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fabio v. g abend (2008): another round in the theory teaching wars

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In 2008, Gabriel Abend wrote a really insightful article on “The Meaning of Theory.” His point was powerful and simple: people use the word theory in a whole bunch of different ways. For some people, “theory” might mean “an idea that lets you generate hypotheses.” For others, “theory” might mean the close reading and interpretation of classic texts.

A really nice aspect of Abend’s article is that he doesn’t dump on the different meanings of theory. Rather, he goes the opposite route. At the end of the article, he recommends that sociologists pull back and appreciate that the term is highly polysemic in our discipline and we should engage in “therapuetics,” which means that we should really step back and be chill. Abend (2008: 192):

All sociologists should be fully aware that their disagreements about theory have a semantic dimension, which has important effects on the appropriateness and forcefulness of different kinds of arguments. If this point became common sociological wisdom, that would surely amount to a step forward. For instance, no theory discussion would forget that there are many senses of the word ‘theory’ and no real referent or true meaning; that the many things that the word ‘theory’ is used to express are quite different indeed; or that the ontological, evaluative, and teleological questions in their customary form are problematic. Full consciousness of these facts would just dissolve numerous problems and disputes— namely, those that are ultimately caused by semantic vagueness. Further, it would clarify those (also numerous) problems and disputes that would still persist, pinpoint with more precision what the dispute is about, make discussion easier, and ultimately make substantive progress possible.

Great point. In peer review, or at an academic conference, this makes total and complete sense. For example, when a survey researcher says an article is “theoretical,” they mean tests some hypothesis drawn from an account of social action. This is classic Mertonian “middle range” theory. But that’s a different than “theory” written by the person tracing out the historical roots of DuBois’ sociology. Both are valuable. The exegetical scholar should not trash the middle range theory person.

But here is a problem – theoretical detente breaks down in the classroom. Most students will take maybe 1 or 2 courses called “theory.” You can’t possibly cover all meanings of theory in any deep way. So here is what happens: people default to a particular version of theory. And this has consequences. Why? Some versions of “theory” are more relevant to sociological education than others. All versions of “theory” are valuable in the scholarly sense but they are not equally valuable to the majority of students. The different “theories” do not have equal pedagogical value.

If you buy this argument, then what should you teach? My solution: Ditch the word “theory” and replace a vague word with a much better concrete descriptive. Then, ask yourself what students should learn in your class that will help internalize the key lessons of sociology. Here are my candidate words:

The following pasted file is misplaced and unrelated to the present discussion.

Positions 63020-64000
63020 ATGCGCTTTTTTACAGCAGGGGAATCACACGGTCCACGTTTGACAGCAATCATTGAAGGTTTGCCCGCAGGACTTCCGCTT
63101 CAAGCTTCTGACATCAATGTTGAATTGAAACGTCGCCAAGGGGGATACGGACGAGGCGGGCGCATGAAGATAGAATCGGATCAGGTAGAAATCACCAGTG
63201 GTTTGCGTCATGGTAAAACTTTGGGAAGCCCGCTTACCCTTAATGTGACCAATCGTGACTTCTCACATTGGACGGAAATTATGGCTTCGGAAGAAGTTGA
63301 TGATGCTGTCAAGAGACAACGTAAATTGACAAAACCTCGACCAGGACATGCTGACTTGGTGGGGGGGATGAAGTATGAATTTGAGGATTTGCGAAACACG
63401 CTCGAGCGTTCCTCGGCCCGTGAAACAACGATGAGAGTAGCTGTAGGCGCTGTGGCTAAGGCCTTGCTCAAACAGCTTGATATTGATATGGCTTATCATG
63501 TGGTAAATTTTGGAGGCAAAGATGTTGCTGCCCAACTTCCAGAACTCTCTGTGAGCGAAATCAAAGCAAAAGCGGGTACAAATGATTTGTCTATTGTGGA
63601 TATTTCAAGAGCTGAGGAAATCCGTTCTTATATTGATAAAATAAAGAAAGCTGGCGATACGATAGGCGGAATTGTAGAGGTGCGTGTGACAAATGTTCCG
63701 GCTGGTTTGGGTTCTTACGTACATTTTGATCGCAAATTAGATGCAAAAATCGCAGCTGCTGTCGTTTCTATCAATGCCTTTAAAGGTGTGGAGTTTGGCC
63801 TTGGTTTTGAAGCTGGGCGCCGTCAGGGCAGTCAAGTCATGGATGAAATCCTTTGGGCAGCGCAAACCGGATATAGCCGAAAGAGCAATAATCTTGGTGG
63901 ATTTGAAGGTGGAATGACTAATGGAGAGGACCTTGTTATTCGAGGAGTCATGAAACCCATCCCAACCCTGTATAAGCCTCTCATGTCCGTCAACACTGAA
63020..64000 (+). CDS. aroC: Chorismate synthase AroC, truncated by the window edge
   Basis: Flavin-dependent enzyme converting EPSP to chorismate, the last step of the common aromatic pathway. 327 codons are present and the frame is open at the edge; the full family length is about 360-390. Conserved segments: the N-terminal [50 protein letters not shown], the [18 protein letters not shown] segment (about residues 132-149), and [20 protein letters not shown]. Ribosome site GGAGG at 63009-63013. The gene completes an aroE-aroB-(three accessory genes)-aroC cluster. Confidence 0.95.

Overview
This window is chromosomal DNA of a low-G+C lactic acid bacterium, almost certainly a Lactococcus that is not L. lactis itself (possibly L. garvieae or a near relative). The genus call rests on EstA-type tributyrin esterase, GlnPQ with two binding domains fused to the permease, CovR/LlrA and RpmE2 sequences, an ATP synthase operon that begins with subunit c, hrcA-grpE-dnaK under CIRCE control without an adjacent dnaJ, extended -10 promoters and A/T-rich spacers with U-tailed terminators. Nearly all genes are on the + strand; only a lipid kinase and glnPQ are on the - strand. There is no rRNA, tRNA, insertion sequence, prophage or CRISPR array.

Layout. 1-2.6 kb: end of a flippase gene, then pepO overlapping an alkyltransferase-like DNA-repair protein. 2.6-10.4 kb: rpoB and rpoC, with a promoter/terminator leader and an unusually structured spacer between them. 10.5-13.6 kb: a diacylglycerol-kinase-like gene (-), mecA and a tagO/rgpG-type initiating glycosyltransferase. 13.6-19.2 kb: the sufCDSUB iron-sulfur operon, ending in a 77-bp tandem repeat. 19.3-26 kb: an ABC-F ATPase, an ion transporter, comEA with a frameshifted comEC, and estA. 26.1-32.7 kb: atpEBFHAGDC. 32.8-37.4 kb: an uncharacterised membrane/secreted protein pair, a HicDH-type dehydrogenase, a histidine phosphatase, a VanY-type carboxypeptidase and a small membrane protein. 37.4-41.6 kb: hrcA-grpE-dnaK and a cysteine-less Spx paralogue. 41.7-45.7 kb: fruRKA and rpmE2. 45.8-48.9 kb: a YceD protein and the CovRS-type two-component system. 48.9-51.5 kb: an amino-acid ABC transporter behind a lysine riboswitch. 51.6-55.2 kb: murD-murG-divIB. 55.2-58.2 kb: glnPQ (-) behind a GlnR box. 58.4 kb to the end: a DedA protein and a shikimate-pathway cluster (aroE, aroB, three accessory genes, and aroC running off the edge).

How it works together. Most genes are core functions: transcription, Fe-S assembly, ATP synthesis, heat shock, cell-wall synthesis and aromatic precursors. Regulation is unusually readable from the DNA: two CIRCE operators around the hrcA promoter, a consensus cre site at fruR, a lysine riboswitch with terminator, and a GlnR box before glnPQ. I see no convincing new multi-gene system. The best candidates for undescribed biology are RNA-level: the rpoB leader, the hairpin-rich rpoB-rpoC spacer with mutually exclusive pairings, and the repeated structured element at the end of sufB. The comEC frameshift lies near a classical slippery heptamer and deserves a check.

1. Axioms and deductions (Abend: “you mean by it is a general proposition, or logically-connected system of general propositions, which establishes a relationship between two or more variables”)
  2. Middle range explanation (Abend: “an explanation of a particular social phenomenon”)
  3. Interpretive work (Abend: “the main questions that theory3 sets out to answer are not of the type ‘what x causes y?’ Rather, given a certain phenomenon P (or a certain fact, relation, process, trend), it asks: ‘what does it mean that P?,’ ‘is it significant that P?,’ ‘is it really the case that P?,’ ‘what is P all about?,’ or ‘how can we make sense of or shed light on P?”)
  4. Exegesis (Abend: “The word ‘theory’ and some of its derivatives are sometimes used to refer to the study of and the students of the writings of authors such as Marx, Weber, Durkheim, Simmel, Parsons, Habermas, or Bourdieu.”)
  5. Conceptualism (Abend: “A theory5 is a Weltanschauung, that is, an overall perspective from which one sees and interprets the world. Unlike theories1, theories2, and theories3, theories5 are not about the social world itself, but about how to look at, grasp, and represent it.”)
  6. Ethics/Theories of justice (Abend: “some people use the word ‘theory’ to refer to accounts that have a fundamental normative component.”)
  7. Special problems of social explanation (Abend: “it refers to the study of certain special problems [FGR- such as the macro/micro transition] that sociology has encountered.”

Once you drop the loaded word “theory,” then you realize that some things are just honestly low priority. For example, most people, honest to God, don’t care about history of social thought and it honestly won’t help the typical sociologist do better work. So you can safely drop theory 4 (exegesis) from your course. Another easy one is theory 6 – ethics. Important? Sure, but that’s either an elective or a course in the philosophy department.

Then you can easily establish priority in teaching for the rest. Since most sociology majors and graduate students are empirically driven (e.g., demography, health, social movements), then you should heavily emphasize theory 2 and 3 (middle range and understanding) with a health dose of theory 5 (conceptualism) so you have a lot of structure and the material is not ad hoc. That is what I do in Theory for the Working Sociologist.  Theory 7 (“special problems”) can be safely used as an occasional topic to flesh out a course or motivate stronger students.

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Written by fabiorojas

September 5, 2019 at 4:57 pm

Posted in uncategorized

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